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Ecotourism in Lebanon and challenges


The Daily Star newspaper published a report today on ecotourism in Lebanon, highlighting its current context and the challenges it faces. Gilbert Mukhaiber, a passionate hiker, mountaineer and ecotourism engineer noted that ecotourism in Lebanon is currently limited to walks in natural reserves or hiking on mountain tracks. He explained that local community empowerment, rural development, sustainable food production, managing natural resources and the preservation of traditions and cultural heritage are all part of the experience. He further explained that efforts to spread awareness about the importance ecotourism were aimed more at the Lebanese than at foreign visitors, adding that in Lebanon, the culture of nature preservation does not exist, but the damage done to the environment in recent decades had raised concerns for protecting natural heritage.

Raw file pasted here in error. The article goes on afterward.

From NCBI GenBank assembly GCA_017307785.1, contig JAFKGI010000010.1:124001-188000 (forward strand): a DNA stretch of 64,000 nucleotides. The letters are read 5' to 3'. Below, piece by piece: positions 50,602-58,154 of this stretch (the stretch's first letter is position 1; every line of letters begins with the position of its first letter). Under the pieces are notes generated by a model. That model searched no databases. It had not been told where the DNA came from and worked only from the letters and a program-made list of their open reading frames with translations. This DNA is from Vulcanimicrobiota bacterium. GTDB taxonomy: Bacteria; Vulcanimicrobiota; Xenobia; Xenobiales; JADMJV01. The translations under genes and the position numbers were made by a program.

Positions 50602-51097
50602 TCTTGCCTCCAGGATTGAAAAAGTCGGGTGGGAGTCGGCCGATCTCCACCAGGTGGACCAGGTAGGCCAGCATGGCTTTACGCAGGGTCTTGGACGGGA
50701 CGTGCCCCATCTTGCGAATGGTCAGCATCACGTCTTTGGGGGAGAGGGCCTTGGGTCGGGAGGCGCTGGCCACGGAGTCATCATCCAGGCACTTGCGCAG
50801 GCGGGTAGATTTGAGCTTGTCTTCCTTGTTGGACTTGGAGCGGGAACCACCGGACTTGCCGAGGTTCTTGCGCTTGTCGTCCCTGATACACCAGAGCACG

As for challenges, Mukhaiber noted that conflicts and insecurity in many rural areas where some reserves are located, including North Lebanon and Beqaa, have made those sites off limit. He added that other challenges are related to uncontrolled urbanization and quarrying which have deprived Lebanon of more than 35 percent of its existing “green” space, thus negatively affecting ecotourism. Mukhaiber also noted that one of the big challenges ecotourism workers have to confront is the total lack of laws to regulate this part of the tourism sector. For his part, Shaker Noon, co-founder of Baldati, an ecology-oriented association, noted that despite the constraints, ecotourism is gaining popularity in Lebanon, and more people are showing interest in protecting the environment and investing in their own communities.
Source: The Daily Star 2 December 2014

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